Routine blood examination showed a total leukocyte count of 9.87×109/L, a hemoglobin concentration of 114.000 g/L, an average platelet volume of 9.700 fL, the neutrophil-to-lymphocyte ratio of 0.7990, and a blood potassium level of 3.200 mmol/L. Postoperative pruritus in the patient, considering that cefuroxime sodium and morphine hydrochloride are more likely to cause drug allergy, using these two drugs, was suspended at present. And it was treated with loratadine tablets (10 mg po once) and calamine lotion (topical use, tid). Mild hypokalemia was noted and was treated with oral potassium supplementation. Oral administration of a polysaccharide-iron complex capsule (0.15 g) and a new motherwort capsule (0.4 g) for conduct iron supplementation and promote lochia discharge. The urinary catheter was removed on the day after surgery. The physician instructed the patient to observe whether her urination was normal. The dressing of the abdominal incision was changed. Symptom treatments, including incision care, fluid infusion, and enhancement of uterine contractility, were ordered. The patient’s condition was closely monitored.
On the second day after surgery, the patient still complained of pruritus. She had no chills, fever, dizziness, or headaches. She was alert and had occasional pain due to contractions. After the removal of the catheter the previous day, the patient could urinate by herself, and she had no anal gas evacuation or bowel movement. Physical examination revealed that her vital signs were stable. Rashes could be seen on the patient’s abdomen, back, and thighs. Heart and lung examinations were unremarkable. She had no breast engorgement. The abdominal incision appears clean and dry, without swelling or exudation. Her uterine fundus was at the level of the umbilicus. She had good uterine contractility and an intermediate amount of bloody lochia. After the ward round, the physician considered the patient’s recovery to be on track and ordered the discontinuation of fluid infusion and the start of oral medications to promote uterine contractility. The patient was instructed to ambulate to promote the recovery of gastrointestinal function. Other care continued.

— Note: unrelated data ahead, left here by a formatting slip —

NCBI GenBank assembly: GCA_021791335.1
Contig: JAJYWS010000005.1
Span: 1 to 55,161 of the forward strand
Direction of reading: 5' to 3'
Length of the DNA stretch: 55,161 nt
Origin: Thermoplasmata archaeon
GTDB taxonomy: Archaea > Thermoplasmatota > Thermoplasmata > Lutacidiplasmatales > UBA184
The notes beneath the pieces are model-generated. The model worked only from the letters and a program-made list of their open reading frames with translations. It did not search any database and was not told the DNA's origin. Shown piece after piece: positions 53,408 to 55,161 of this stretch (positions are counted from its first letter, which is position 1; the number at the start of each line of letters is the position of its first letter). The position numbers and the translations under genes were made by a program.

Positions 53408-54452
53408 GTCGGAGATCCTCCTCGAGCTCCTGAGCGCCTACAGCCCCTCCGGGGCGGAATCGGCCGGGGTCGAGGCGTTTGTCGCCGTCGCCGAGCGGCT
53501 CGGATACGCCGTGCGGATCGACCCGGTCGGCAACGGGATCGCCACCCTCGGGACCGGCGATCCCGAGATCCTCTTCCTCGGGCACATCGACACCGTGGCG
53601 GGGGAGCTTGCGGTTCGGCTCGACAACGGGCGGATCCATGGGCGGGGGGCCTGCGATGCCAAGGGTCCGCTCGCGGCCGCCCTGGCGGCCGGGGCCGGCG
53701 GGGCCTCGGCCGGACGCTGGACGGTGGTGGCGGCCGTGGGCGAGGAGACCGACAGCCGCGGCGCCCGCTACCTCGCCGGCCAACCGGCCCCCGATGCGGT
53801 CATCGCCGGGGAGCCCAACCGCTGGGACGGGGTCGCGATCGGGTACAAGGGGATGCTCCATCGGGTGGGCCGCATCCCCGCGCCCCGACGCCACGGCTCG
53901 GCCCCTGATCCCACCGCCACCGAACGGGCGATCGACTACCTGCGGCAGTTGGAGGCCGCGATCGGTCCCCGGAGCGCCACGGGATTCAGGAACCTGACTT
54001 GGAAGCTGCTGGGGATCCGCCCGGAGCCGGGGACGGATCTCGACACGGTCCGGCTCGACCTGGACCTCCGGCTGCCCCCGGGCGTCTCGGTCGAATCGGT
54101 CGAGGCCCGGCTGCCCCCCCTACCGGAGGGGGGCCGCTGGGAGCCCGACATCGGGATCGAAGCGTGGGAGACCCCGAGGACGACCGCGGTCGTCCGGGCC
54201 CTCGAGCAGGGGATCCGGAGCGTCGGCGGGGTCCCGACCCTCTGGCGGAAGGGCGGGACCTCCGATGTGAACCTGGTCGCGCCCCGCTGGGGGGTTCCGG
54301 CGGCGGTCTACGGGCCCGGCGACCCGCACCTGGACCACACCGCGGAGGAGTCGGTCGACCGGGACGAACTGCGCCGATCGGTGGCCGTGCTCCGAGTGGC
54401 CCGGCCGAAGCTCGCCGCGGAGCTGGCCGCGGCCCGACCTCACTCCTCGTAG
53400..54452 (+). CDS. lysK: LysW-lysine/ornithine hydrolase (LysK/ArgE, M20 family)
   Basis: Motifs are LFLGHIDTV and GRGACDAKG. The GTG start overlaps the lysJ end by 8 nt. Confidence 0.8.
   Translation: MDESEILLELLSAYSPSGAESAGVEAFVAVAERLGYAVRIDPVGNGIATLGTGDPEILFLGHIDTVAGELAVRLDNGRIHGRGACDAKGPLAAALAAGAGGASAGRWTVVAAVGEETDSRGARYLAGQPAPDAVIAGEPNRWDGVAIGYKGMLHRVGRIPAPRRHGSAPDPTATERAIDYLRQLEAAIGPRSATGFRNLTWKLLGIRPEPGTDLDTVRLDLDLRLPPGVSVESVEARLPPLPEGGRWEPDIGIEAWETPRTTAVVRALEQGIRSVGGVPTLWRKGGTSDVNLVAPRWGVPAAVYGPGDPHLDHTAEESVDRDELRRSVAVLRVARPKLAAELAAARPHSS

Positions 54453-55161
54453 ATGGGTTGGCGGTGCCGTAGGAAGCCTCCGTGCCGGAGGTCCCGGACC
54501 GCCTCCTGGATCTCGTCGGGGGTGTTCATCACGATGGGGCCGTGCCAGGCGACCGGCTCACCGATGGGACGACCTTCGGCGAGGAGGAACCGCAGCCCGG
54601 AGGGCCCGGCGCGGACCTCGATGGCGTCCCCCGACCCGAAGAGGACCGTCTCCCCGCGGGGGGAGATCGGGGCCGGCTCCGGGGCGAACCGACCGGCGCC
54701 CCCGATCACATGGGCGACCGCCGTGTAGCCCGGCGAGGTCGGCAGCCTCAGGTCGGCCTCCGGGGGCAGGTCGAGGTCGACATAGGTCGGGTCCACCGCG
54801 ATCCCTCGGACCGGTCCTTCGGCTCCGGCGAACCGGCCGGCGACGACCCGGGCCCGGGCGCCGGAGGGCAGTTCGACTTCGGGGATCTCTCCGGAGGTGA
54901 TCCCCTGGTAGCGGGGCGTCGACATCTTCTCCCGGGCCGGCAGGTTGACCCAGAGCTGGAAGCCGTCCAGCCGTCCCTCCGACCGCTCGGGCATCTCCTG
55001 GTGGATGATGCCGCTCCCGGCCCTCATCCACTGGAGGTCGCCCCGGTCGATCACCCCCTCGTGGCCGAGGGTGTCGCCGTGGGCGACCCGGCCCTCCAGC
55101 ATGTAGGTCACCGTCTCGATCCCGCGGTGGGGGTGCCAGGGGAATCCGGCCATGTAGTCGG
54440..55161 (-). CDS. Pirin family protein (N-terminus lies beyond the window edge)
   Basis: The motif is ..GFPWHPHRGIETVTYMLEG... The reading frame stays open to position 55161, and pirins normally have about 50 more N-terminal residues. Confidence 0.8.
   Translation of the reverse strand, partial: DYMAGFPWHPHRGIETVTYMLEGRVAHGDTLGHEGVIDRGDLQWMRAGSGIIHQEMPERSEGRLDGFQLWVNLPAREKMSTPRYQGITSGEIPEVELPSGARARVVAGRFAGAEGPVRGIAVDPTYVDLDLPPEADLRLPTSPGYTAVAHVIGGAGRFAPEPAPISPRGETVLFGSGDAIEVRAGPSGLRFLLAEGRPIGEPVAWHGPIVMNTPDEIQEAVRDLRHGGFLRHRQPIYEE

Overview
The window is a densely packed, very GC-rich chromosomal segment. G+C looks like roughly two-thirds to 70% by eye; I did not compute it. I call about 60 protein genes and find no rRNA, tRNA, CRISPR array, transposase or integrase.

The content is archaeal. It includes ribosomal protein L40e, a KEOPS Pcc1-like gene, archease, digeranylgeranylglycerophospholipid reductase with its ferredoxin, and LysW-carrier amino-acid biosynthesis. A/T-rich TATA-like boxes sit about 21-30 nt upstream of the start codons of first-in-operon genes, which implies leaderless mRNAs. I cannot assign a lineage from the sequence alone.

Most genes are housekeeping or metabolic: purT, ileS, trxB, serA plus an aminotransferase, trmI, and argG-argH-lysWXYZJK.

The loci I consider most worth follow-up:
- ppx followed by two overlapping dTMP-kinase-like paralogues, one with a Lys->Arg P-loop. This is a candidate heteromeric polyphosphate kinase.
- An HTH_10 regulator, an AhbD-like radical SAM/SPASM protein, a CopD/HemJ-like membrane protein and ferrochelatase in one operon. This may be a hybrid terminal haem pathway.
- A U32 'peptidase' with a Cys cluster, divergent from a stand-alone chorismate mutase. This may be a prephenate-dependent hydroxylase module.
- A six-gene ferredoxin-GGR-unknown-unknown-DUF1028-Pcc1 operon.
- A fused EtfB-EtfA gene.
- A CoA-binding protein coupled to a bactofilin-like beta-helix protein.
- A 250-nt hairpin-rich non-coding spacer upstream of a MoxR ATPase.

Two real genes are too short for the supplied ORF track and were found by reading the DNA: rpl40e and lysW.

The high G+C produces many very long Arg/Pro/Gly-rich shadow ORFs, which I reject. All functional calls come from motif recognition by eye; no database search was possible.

On the third day after surgery, the symptoms of pruritus were reduced. The patient had no chills, fever, dizziness, blurred vision, nausea, or vomiting. She was alert and had a good appetite. She occasionally experienced pain from uterine contractions and had no problems with urination. She had anal gas evacuation but no bowel movement. Physical examination revealed that her vital signs were stable. The rashes were improved compared to the previous day. Heart and lung examinations were unremarkable. The patient had slight engorgement in both breasts. Her abdomen was flat, and the abdominal incision was healing well, without redness, swelling, or exudation. Her uterine fundus was a finger-width below the umbilicus. She had good uterine contractility and a small amount of bloody lochia. After the ward round, the physician considered the patient’s general condition to be acceptable and the healing of the surgical wound to be good. Oral drugs for the enhancement of uterine contractility and other care (particularly wound care) continued.
On the fourth day after surgery, the patient complained of mild pruritus on her right thigh. She has no chills, fever, cough, sputum, dizziness, or fatigue. She occasionally experienced pain from uterine contractions. Her general condition was acceptable. Her bowel movement and urination were normal. Physical examination showed that her vital signs were stable. The rashes had almost disappeared (Figure 2). Heart and lung examinations were unremarkable. She had slight engorgement of both breasts and no problem with breastfeeding. Her abdomen was flat, and the abdominal incision was healing well without redness, swelling, or exudation. Her uterine fundus was 2 finger-widths below the umbilicus. She had good uterine contractility and a small amount of bloody lochia. After the ward round, the physician considered the patient’s general condition acceptable and the healing of the surgical wound satisfactory and ordered discharge.
The content involved here was following the ethical standards of the institutional and/or national research committee(s) and with the Helsinki Declaration (as revised in 2013). Written informed consent was obtained from the patient for publication of this manuscript and any accompanying images.